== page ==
Spice up your Feather project with a beautiful 3.5" touchscreen display shield with built in microSD card socket. This TFT display is 3.5" diagonal with a bright 6 white-LED backlight. You get a massive 480x320 pixels with individual 16-bit color pixel control. It has way more resolution than a black and white 128x64 display, and twice as much as our 2.4" TFT FeatherWing. As a bonus, this display comes with a resistive touchscreen attached to it already, so you can detect finger presses anywhere on the screen.
This project will turn your Raspberry Pi Zero W into an ad-blocking local DNS server with Pi Hole. When it is asked for the IP address of ads.adserver.com (for example) it will return nothing! So you will never even connect to the ad server and get the ad. Your connection will be faster, less data, and no intrusive ads. It works great on computers, tablets, phones, etc. Even if you cannot run an ad-blocker plugin on your phone or tablet, this will work and ad-blocker-detectors can't tell you're running it.
If you'd like a compact display, with buttons and a joystick - we've got what you're looking for. The Adafruit 128x64 OLED Bonnet for Raspberry Pi is the big sister to our mini PiOLED add-on. This version has 128x64 pixels (instead of 128x32) and a much larger screen besides. With the OLED display in the center, we had some space on either side so we added a 5-way joystick and two pushbuttons. Great for when you want to have a control interface for your project.
The Adafruit PiOLED is your little OLED pal, ready to snap onto any and all Raspberry Pi computers, to give you a little display. The PiOLED comes with a monochrome 128x32 OLED, with sharp white pixels. The OLED uses only the I2C pins so you have plenty of GPIO connections available for buttons, LEDs, sensors, etc. It's also nice and compact so it will fit into any case.
One of my first projects with Adafruit was Adalight, an ambient lighting effect for media PCs, similar to the Ambilight feature of mid-2000s Philips TVs. Basically, matching what's on the screen to a set of background lights to make the display pop! This pint-sized version of our earlier Adalight project brings easy ambient media lighting to laptops and small all-in-one PCs.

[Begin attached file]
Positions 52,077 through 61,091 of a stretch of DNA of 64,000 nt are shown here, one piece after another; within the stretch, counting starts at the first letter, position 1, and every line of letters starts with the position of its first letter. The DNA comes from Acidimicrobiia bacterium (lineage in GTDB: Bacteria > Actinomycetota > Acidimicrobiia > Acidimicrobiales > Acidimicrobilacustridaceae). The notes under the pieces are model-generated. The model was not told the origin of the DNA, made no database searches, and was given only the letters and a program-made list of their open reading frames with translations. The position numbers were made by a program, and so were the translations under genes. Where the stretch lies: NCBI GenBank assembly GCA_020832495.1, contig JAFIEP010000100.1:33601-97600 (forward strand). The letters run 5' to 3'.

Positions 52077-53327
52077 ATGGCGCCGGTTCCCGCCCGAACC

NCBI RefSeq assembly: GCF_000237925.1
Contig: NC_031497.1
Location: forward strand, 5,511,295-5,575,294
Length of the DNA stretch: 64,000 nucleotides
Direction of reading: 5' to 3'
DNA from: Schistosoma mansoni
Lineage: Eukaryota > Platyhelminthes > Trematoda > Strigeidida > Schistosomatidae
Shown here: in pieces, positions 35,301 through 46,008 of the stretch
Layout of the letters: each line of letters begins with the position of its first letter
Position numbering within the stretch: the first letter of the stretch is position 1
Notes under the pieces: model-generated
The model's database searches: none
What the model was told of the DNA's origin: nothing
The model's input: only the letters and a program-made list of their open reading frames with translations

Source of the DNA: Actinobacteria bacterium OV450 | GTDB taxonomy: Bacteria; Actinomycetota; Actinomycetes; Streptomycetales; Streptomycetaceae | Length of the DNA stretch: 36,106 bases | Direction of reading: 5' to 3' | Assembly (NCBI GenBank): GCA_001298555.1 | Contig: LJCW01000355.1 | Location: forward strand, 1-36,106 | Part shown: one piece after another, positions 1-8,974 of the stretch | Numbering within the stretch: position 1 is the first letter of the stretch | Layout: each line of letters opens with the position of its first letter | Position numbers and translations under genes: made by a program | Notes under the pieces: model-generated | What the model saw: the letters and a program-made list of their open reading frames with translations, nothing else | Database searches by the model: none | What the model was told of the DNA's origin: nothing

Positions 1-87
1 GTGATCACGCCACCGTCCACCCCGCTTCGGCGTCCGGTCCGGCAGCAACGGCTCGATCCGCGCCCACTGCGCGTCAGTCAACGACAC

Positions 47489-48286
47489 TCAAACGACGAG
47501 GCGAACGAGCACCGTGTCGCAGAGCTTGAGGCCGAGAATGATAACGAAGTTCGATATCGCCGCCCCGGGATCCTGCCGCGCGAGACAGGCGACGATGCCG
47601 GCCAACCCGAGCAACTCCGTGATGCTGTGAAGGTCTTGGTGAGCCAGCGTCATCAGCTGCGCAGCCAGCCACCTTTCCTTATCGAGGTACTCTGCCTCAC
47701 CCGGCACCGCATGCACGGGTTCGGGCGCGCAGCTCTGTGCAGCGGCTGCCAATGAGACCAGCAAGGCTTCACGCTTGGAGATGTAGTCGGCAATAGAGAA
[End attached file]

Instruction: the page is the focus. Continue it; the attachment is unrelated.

The Snake Eyes Bonnet is a Raspberry Pi accessory for driving two 128x128 pixel OLED or TFT LCD displays, and also provides four analog inputs for sensors. It's perfect for making cosplay masks, props, spooky sculptures for halloween, animatronics, robots...anything where you want to add a pair of animated eyes!
Spice up your Feather project with a beautiful 2.4" touchscreen display shield with built in microSD card socket. This TFT display is 2.4" diagonal with a bright 4 white-LED backlight. You get 240x320 pixels with individual 16-bit color pixel control. It has way more resolution than a black and white 128x64 display. As a bonus, this display comes with a resistive touchscreen attached to it already, so you can detect finger presses anywhere on
In most situations finding the MAC address of a wireless device is fairly straightforward. However, there are some things like smart TVs, IOT devices, gaming consoles, etc. that either don't display that MAC or have it hidden in a mess of on-screen menus. This device broadcasts a wireless network without a password. Connect any wireless device to it and once the connection is made the MAC address of the device will be displayed on the small OLED screen.
It’s not pleasant thinking about one’s mortality, but that’s the point of this project: to make one aware of the passage of time and how precious each minute is. As you look at the clock, remember that you are never getting those minutes back. Stop watching internet cat videos and make the most of them!
This is the Adafruit 0.56" 4-Digit 14-Segment Display w/ FeatherWing Combo Pack! Display, elegantly, 012345678 or 9! Gaze, hypnotized, at ABCDEFGHIJKLM - well it can display the whole alphabet. You get the point. It is a nice, bright alphanumeric display that shows letters and numbers in a beautiful hue.
7-Segment Matrices like these are 'multiplexed' - so to control all the seven-segment LEDs you need 14 pins. That's a lot of pins! Here at Adafruit we feel your pain. After all, wouldn't it be awesome if you could control a matrix without tons of wiring? That's where these 7-Segment LED FeatherWings come in!